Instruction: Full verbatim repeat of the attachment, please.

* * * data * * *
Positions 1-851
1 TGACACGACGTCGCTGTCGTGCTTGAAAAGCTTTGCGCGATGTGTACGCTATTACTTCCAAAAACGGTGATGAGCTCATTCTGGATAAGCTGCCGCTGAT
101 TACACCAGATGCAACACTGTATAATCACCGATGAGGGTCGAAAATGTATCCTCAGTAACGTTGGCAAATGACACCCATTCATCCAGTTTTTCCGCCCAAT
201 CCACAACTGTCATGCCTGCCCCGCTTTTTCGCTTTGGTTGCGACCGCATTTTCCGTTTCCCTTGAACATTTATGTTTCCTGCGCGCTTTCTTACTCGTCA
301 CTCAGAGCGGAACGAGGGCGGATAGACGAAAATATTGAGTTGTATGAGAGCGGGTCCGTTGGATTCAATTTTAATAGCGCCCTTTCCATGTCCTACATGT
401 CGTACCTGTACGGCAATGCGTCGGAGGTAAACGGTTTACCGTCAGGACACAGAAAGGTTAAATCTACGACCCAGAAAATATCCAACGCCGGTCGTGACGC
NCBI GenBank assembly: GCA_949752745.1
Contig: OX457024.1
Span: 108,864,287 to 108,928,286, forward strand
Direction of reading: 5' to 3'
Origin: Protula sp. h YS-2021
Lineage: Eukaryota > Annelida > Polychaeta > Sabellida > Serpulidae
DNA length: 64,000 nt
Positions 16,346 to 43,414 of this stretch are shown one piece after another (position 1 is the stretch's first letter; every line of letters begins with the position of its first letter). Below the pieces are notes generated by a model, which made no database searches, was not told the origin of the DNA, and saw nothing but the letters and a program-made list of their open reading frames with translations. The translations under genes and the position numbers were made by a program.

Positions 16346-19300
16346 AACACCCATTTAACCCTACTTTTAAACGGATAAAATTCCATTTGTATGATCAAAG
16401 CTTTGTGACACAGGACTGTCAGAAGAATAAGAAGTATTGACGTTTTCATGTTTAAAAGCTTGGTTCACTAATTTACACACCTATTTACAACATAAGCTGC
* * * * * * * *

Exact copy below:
Positions 1-851
1 TGACACGACGTCGCTGTCGTGCTTGAAAAGCTTTGCGCGATGTGTACGCTATTACTTCCAAAAACGGTGATGAGCTCATTCTGGATAAGCTGCCGCTGAT
101 TACACCAGATGCAACACTGTATAATCACCGATGAGGGTCGAAAATGTATCCTCAGTAACGTTGGCAAATGACACCCATTCATCCAGTTTTTCCGCCCAAT
201 CCACAACTGTCATGCCTGCCCCGCTTTTTCGCTTTGGTTGCGACCGCATTTTCCGTTTCCCTTGAACATTTATGTTTCCTGCGCGCTTTCTTACTCGTCA
301 CTCAGAGCGGAACGAGGGCGGATAGACGAAAATATTGAGTTGTATGAGAGCGGGTCCGTTGGATTCAATTTTAATAGCGCCCTTTCCATGTCCTACATGT
401 CGTACCTGTACGGCAATGCGTCGGAGGTAAACGGTTTACCGTCAGGACACAGAAAGGTTAAATCTACGACCCAGAAAATATCCAACGCCGGTCGTGACGC
NCBI GenBank assembly: GCA_949752745.1
Contig: OX457024.1
Span: 108,864,287 to 108,928,286, forward strand
Direction of reading: 5' to 3'
Origin: Protula sp. h YS-2021
Lineage: Eukaryota > Annelida > Polychaeta > Sabellida > Serpulidae
DNA length: 64,000 nt
Positions 16,346 to 43,414 of this stretch are shown one piece after another (position 1 is the stretch's first letter; every line of letters begins with the position of its first letter). Below the pieces are notes generated by a model, which made no database searches, was not told the origin of the DNA, and saw nothing but the letters and a program-made list of their open reading frames with translations. The translations under genes and the position numbers were made by a program.

Positions 16346-19300
16346 AACACCCATTTAACCCTACTTTTAAACGGATAAAATTCCATTTGTATGATCAAAG
16401 CTTTGTGACACAGGACTGTCAGAAGAATAAGAAGTATTGACGTTTTCATGTTTAAAAGCTTGGTTCACTAATTTACACACCTATTTACAACATAAGCTGC